Spokane Police investigate 17 homicides this year so far
SPOKANE, Wash. — The Spokane Police Department is tracking a disturbing trend. This year, 17 homicides have been reported in the city. Last year, Spokane officers investigated seven.
The department said the most homicides in the past 25 years happened in 2002 and 1995. Both years, police investigated 23. Police believe many factors are involved in this year’s number, such as effects of the pandemic.
“It’s difficult to put a finger on it especially from one year where we have a significant number more than a year where we had less,” said Sgt. Terry Preuninger with the Spokane Police Department.
“One of those large ones is school and right now, you have a lot of people that are not involved in school,” Preuninger said. “The pandemic has affected employment and it has affected the economy. Those could put stresses on people that could again, indirectly, be causes of this.”
Preuninger said the reduction in jail populations could possibly be another factor.
“You’ve also got a problem right now where our local jail population is reduced by about 50% and state correctional institutions are trying to and have been drastically reducing their populations because of the pandemic,” he explained.
It’s not known if the people arrested in connection to the homicides this year were recently released from jail.
“If we were to go through each one of these different suspects and look at their criminal history, we would probably find that some of these people have a history and have committed crimes previous to the homicide dates,” Preuninger explained “and again, incarceration may or may not have made a difference.”
The Spokane Police Department broke down potential motives behind the homicides. Of the 17, police said seven appear to be connected to domestic violence.
“With the ongoing school closures, with the financial hardships that people are facing, all of those issues which really break down as a risk factors when you talk about prevention are just compounding this issue,” said Annie Murphey, Executive Director of the Spokane Regional Domestic Violence Coalition.
She said reporting is also different this year. Murphey said people aren’t accessing the courts the same way and the system to get a protection order isn’t operating the same way.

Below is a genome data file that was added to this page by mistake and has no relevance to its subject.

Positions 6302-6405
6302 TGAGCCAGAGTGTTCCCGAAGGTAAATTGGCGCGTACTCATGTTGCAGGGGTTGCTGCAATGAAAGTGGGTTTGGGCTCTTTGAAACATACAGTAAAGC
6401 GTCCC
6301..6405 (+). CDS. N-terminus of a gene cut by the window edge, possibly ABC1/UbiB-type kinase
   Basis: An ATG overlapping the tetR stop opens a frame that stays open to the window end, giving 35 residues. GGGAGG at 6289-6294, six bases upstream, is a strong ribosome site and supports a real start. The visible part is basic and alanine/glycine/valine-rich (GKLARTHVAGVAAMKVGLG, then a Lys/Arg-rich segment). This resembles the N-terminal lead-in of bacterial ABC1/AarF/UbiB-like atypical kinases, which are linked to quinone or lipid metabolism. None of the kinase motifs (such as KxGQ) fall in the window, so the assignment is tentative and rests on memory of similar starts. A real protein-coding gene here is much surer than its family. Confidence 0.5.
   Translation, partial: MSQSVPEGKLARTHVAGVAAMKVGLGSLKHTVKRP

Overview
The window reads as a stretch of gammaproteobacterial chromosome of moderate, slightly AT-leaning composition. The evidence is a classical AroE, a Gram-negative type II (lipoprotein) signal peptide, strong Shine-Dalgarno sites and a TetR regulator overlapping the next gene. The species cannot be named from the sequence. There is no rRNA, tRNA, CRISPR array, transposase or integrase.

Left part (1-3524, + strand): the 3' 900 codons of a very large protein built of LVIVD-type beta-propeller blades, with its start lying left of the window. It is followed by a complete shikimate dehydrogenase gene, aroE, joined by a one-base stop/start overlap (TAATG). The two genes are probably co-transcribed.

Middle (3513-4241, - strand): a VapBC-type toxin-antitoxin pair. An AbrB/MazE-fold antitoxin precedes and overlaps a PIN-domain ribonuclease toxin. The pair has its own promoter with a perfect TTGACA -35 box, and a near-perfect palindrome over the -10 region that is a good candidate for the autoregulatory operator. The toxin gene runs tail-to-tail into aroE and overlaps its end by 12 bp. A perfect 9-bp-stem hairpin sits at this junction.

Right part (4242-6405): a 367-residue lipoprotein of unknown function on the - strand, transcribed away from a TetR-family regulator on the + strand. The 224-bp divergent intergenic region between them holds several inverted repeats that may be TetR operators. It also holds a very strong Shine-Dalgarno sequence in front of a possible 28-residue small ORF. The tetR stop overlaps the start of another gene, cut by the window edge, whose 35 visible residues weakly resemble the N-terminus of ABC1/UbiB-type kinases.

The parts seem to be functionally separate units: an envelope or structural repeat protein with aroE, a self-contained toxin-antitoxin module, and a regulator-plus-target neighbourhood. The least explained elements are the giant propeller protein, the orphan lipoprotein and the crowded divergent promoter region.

Murphey said reports of domestic violence is down, but it doesn’t mean it’s not happening. She said many cases go unreported.
“The coalition has been doing a lot of work and that we would love to see these numbers going down,” Murphey explained. “However, in this current environment, it’s unclear if we will see a reduction right now or if we’ll continue to increase.”
As for the other homicides, Preuninger said five appear to stem from drugs, stolen property or debt. Three are believed to be gang-related and two are unknown. Of the 17, police said they’ve solved all but three.
The number of homicides don’t include police shootings. It also doesn’t include deadly crashes where someone is criminally charged.
Preuninger said the list of motives are estimates “as some of the incidents can have multiple factors and or information not yet known to police.”
The sergeant said they’ve seen a dip in crime overall and believe it’s partially due to COVID-19. However, police said they’ve seen an increase in violent crimes, such as shootings.
“We have recently, in the last few months, had a large number of incidents where people are calling in shootings where they hear gunfire, or in fact have seen and witnessed shootings,” Preuninger said.
With the increase in homicides, Preuninger said it impacts other areas of the department.
“A lot of the other serious assaults, robberies that they would normally be investigating aren’t able to get worked,” he explained. “That gets pushed down and those are serious crimes with solvability factors.”
He added that cold cases also stay on the shelf longer if the Major Crimes detectives have to investigate current homicides.
Preuninger said the department will continue to be reactive to the violence, but also be as proactive as possible.
**If you are in immediate danger, call 911**
YWCA 24/7 Hotline: 509-326-CALL (2255) or email firstname.lastname@example.org.
Lutheran Community Services 24/7 Hotline: 509-624-7273 (can text that number Monday-Thursday 8:00am-5:00pm, Friday 8:30am-3:00pm)
Safe Passage 24/7 Hotline: 208-664-9303
COPYRIGHT 2020 BY KXLY. ALL RIGHTS RESERVED. THIS MATERIAL MAY NOT BE PUBLISHED, BROADCAST, REWRITTEN OR REDISTRIBUTED.